Security Council Must Meet ‘Responsibility to Protect’ Civilians
May 25, 2006
Overcoming Khartoum’s objections to a U.N. force is the first hurdle.
Kenneth Roth, executive director of Human Rights Watch

The U.N. Security Council must ensure the urgent deployment in Darfur of a strong U.N. mission authorized to use force to protect civilians, said Amnesty International, Human Rights Watch, and the International Crisis Group, in a joint letter to Security Council member states today.

“The Security Council must fulfill its ‘responsibility to protect’ Sudanese civilians from further attacks by insisting Khartoum stop stalling and accept a robust U.N. force,” said Gareth Evans, president of the International Crisis Group. “In the meantime, the African Union’s efforts in Darfur must be supported and reinforced so it can better protect civilians.”

On April 28, the Security Council endorsed resolution 1674, which emphasizes the responsibility of states to protect populations from genocide, war crimes, ethnic cleansing and crimes against humanity.

Darfur is a key test of the Security Council’s commitment to the concept of “responsibility to protect.” Tens of thousands of people have been killed, raped, and assaulted and almost two million people forced from their homes by a Sudanese government counter-insurgency campaign that has resulted in war crimes and crimes against humanity.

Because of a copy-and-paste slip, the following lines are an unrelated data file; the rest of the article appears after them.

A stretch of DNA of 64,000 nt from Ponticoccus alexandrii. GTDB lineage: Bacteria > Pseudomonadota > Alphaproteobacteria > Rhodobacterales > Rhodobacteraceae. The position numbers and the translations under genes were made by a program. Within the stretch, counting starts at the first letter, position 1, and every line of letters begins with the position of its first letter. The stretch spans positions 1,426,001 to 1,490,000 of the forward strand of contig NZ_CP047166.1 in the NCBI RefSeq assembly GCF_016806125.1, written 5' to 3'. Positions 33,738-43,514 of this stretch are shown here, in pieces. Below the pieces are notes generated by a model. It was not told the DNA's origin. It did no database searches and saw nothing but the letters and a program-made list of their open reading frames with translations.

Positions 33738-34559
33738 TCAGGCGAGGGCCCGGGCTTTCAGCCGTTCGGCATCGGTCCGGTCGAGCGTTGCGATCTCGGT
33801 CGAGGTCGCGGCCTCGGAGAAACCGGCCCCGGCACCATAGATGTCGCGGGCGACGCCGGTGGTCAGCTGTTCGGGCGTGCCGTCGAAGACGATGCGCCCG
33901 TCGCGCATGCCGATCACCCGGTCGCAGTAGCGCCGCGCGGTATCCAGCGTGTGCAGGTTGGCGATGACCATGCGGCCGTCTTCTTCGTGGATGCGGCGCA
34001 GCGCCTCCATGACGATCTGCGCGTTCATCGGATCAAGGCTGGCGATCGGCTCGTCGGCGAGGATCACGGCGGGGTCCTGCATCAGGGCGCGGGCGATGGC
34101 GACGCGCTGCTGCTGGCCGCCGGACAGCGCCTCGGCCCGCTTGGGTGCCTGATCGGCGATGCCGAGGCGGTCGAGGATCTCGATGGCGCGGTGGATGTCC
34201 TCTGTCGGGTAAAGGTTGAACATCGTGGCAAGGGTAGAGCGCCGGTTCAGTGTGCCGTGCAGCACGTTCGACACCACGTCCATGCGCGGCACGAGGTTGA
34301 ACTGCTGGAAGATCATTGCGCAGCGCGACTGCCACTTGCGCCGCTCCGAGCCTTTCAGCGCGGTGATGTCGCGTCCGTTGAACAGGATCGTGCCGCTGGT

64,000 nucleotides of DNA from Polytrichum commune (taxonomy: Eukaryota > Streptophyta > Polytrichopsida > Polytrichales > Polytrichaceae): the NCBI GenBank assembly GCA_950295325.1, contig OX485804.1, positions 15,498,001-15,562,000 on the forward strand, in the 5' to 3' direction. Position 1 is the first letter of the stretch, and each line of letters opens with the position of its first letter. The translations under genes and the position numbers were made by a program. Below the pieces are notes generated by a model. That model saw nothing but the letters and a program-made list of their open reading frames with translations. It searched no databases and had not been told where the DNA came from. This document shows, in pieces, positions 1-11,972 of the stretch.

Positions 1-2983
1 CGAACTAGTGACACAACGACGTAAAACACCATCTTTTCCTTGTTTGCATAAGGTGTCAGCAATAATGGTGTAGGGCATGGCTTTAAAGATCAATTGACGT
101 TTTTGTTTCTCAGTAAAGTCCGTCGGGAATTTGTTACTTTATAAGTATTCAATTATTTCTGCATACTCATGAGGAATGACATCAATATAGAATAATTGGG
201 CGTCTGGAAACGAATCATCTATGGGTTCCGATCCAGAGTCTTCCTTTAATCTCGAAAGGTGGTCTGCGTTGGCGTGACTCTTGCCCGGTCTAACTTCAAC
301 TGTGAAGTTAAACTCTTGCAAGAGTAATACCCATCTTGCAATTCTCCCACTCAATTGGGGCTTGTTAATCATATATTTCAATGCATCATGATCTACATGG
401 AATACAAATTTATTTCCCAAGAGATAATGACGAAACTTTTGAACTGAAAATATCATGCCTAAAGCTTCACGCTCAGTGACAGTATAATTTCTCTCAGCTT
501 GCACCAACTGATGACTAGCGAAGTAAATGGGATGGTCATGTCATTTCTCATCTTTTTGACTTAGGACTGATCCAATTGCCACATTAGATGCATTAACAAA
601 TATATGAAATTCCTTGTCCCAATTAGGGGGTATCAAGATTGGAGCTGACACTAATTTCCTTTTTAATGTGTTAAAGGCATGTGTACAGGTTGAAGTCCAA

“Overcoming Khartoum’s objections to a U.N. force is the first hurdle,” said Kenneth Roth, executive director of Human Rights Watch. “The next challenge is to ensure the U.N. troops are authorized to halt attacks on civilians, not just stand by and watch the killings continue.”

Khartoum continues to resist a U.N. force despite the May 5 Darfur peace agreement, which it set as a pre-condition for deployment of U.N. troops in Darfur. The Security Council approved a resolution calling upon the Sudanese government to facilitate the access of U.N. planners by May 23, a deadline that has passed. The U.N. secretary-general appointed Lakhdar Brahimi as U.N. special envoy, and on May 25 Brahimi announced that the Sudanese government had agreed to the entry of the U.N. planning team, but offered few details on the outcome of his talks with Sudanese officials.

Amnesty International, Human Rights Watch, and the International Crisis Group said that if Khartoum does not abide by the Security Council resolution, the council must consider applying further sanctions on Sudanese officials who are blocking the U.N. transition.

The joint letter also called for donor governments to immediately provide funding, and logistical and technical support to the African Union mission in Darfur (AMIS). On May 15 the African Union Peace and Security Council approved the transfer of its 7,000-member Darfur mission to a U.N. force on or before October 1, 2006.

“It may be months before the U.N. is fully deployed, so immediate support to the African Union is essential,” said Irene Khan, secretary-general of Amnesty International. “Donor governments must show they are ready to protect the people of Darfur by publicly pledging funds and the military resources that the African Union – and the U.N. – desperately need.”

The African Union’s mission has struggled with the deteriorating security situation on the ground. Since late 2005, attacks on civilians, aid workers, and AMIS personnel have increased. As of April 2006, the U.N. estimates that at least 650,000 needy civilians are not receiving humanitarian assistance because aid workers cannot reach them.

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